DOSAGE FORMS AND STRENGTHS

1 mg tablets of INLYTA: red, film-coated, oval tablets, debossed with “Pfizer” on one side and “1 XNB” on the other side.

5 mg tablets of INLYTA: red, film-coated, triangular tablets, debossed with “Pfizer” on one side and “5 XNB” on the other side.

CONTRAINDICATIONS: None

WARNINGS AND PRECAUTIONS

Hypertension and Hypertensive Crisis. In a controlled clinical study with INLYTA for the treatment of patients with RCC, hypertension was reported in 145/359 patients (40%) receiving INLYTA and 103/355 patients (29%) receiving sorafenib. Grade 3/4 hypertension was observed in 56/359 patients (16%) receiving INLYTA and 39/355 patients (11%) receiving sorafenib. Hypertensive crisis was reported in 2/359 patients (<1%) receiving INLYTA and none of the patients receiving sorafenib. The median onset time for hypertension (systolic blood pressure >150 mmHg or diastolic blood pressure >100 mmHg) was within the first month of the start of INLYTA treatment and blood pressure increases have been observed as early as 4 days after starting INLYTA. Hypertension was managed with standard antihypertensive therapy. Discontinuation of INLYTA treatment due to hypertension occurred in 1/359 patients (<1%) receiving INLYTA and none of the patients receiving sorafenib. Blood pressure should be well-controlled prior to initiating INLYTA. Patients should be monitored for hypertension and treated as needed with standard anti-hypertensive therapy. In the case of persistent hypertension despite use of anti-hypertensive medications, reduce the INLYTA dose. Discontinue INLYTA if hypertension is severe and persistent despite anti-hypertensive therapy and dose reduction of INLYTA, and discontinuation should be considered if there is evidence of hypertensive crisis. If INLYTA is interrupted, patients receiving antihypertensive medications should be monitored for hypotension.

Arterial Thromboembolic Events. In clinical trials, arterial thromboembolic events have been reported, including deaths. In a controlled clinical study with INLYTA for the treatment of patients with RCC, Grade 3/4 arterial thromboembolic events were reported in 4/359 patients (1%) receiving INLYTA and 4/355 patients (1%) receiving sorafenib. Fatal cerebrovascular accident was reported in 1/359 patients (<1%) receiving INLYTA and none of the patients receiving sorafenib [see Adverse Reactions]. In clinical trials with INLYTA, arterial thromboembolic events (including transient ischemic attack, cerebrovascular accident, myocardial infarction, and retinal artery occlusion) were reported in 17/715 patients (2%), with two deaths secondary to cerebrovascular accident. Use INLYTA with caution in patients who are at risk for, or who have a history of, these events. INLYTA has not been studied in patients who had an arterial thromboembolic event within the previous 12 months.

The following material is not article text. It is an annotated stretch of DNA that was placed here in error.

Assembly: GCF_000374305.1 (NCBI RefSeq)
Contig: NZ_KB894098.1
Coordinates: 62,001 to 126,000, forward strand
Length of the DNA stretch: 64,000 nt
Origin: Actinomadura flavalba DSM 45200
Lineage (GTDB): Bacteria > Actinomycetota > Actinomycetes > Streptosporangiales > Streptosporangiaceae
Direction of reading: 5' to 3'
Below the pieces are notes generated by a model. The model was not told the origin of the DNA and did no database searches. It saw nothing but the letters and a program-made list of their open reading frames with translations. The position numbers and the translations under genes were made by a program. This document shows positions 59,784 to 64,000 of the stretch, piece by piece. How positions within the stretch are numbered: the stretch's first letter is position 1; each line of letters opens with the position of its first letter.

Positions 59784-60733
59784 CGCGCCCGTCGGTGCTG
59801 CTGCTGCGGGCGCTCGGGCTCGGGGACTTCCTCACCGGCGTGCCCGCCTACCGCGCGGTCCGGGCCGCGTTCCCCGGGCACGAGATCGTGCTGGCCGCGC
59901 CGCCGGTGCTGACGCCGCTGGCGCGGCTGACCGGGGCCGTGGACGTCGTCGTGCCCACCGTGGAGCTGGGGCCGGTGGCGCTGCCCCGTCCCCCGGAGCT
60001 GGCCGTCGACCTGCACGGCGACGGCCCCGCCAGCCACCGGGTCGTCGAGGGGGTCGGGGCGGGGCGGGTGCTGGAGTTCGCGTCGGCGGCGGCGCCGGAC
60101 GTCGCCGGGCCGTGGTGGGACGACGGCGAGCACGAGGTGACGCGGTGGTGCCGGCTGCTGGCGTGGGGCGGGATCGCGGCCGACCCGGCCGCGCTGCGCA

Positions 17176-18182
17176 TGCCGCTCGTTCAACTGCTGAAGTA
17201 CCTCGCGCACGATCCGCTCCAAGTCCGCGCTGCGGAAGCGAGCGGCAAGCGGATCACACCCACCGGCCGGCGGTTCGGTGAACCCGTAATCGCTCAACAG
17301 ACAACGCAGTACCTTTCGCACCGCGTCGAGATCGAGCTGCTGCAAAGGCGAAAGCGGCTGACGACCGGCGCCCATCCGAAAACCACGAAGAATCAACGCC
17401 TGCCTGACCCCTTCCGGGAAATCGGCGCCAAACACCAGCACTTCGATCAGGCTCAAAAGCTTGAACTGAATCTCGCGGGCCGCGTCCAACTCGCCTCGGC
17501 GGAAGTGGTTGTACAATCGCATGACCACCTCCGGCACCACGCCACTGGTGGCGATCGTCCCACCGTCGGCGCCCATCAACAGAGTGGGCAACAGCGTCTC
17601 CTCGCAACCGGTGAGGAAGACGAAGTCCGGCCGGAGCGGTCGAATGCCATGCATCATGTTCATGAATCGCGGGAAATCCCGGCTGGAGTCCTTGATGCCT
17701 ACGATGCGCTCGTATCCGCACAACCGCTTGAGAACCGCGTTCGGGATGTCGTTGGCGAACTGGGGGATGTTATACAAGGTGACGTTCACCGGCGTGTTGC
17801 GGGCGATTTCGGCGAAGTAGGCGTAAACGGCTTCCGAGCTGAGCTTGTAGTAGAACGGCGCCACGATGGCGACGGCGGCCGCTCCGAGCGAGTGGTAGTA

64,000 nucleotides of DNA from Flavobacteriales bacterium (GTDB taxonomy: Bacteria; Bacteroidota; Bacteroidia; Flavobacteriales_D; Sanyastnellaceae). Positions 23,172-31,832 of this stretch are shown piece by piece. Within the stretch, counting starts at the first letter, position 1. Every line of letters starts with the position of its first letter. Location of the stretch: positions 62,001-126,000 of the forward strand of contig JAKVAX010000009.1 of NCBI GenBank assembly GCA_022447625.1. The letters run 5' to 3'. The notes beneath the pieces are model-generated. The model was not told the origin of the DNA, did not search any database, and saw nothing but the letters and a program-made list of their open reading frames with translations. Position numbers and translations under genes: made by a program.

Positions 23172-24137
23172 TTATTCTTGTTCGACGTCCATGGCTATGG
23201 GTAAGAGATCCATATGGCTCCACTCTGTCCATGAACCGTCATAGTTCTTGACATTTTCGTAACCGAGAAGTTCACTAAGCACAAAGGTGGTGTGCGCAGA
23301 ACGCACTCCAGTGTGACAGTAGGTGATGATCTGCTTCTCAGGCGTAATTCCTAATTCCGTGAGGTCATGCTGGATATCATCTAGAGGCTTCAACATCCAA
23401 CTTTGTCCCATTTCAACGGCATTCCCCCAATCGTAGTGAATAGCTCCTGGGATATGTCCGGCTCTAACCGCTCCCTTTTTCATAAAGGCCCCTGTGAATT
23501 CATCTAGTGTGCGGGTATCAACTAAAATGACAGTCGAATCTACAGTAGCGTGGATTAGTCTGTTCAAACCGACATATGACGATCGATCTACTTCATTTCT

Venous Thromboembolic Events. In clinical trials, venous thromboembolic events have been reported, including deaths. In a controlled clinical study with INLYTA for the treatment of patients with RCC, venous thromboembolic events were reported in 11/359 patients (3%) receiving INLYTA and 2/355 patients (1%) receiving sorafenib. Grade 3/4 venous thromboembolic events were reported in 9/359 patients (3%) receiving INLYTA (including pulmonary embolism, deep vein thrombosis, retinal vein occlusion and retinal vein thrombosis) and 2/355 patients (1%) receiving sorafenib. Fatal pulmonary embolism was reported in 1/359 patients (<1%) receiving INLYTA and none of the patients receiving sorafenib. In clinical trials with INLYTA, venous thromboembolic events were reported in 22/715 patients (3%), with two deaths secondary to pulmonary embolism. Use INLYTA with caution in patients who are at risk for, or who have a history of, these events. INLYTA has not been studied in patients who had a venous thromboembolic event within the previous 6 months.

Haemorrhage. In a controlled clinical study with INLYTA for the treatment of patients with RCC, haemorrhagic events were reported in 58/359 patients (16%) receiving INLYTA and 64/355 patients (18%) receiving sorafenib. Grade 3/4 haemorrhagic events were reported in 5/359 (1%) patients receiving INLYTA (including cerebral haemorrhage, hematuria, hemoptysis, lower gastrointestinal haemorrhage, and melena) and 11/355 (3%) patients receiving sorafenib. Fatal haemorrhage was reported in 1/359 patients (<1%) receiving INLYTA (gastric haemorrhage) and 3/355 patients (1%) receiving sorafenib. INLYTA has not been studied in patients who have evidence of untreated brain metastasis or recent active gastrointestinal bleeding and should not be used in those patients. If any bleeding requires medical intervention, temporarily interrupt the INLYTA dose. Cardiac Failure. In a controlled clinical study with INLYTA for the treatment of patients with RCC, cardiac failure was reported in 6/359 patients (2%) receiving INLYTA and 3/355 patients (1%) receiving sorafenib. Grade 3/4 cardiac failure was observed in 2/359 patients (1%) receiving INLYTA and 1/355 patients (<1%) receiving sorafenib. Fatal cardiac failure was reported in 2/359 patients (1%) receiving INLYTA and 1/355 patients (<1%) receiving sorafenib. Monitor for signs or symptoms of cardiac failure throughout treatment with INLYTA. Management of cardiac failure may require permanent discontinuation of INLYTA.

Gastrointestinal Perforation and Fistula Formation. In a controlled clinical study with INLYTA for the treatment of patients with RCC, gastrointestinal perforation was reported in 1/359 patients (<1%) receiving INLYTA and none of the patients receiving sorafenib. In clinical trials with INLYTA, gastrointestinal perforation was reported in 5/715 patients (1%), including one death. In addition to cases of gastrointestinal perforation, fistulas were reported in 4/715 patients (1%). Monitor for symptoms of gastrointestinal perforation or fistula periodically throughout treatment with INLYTA.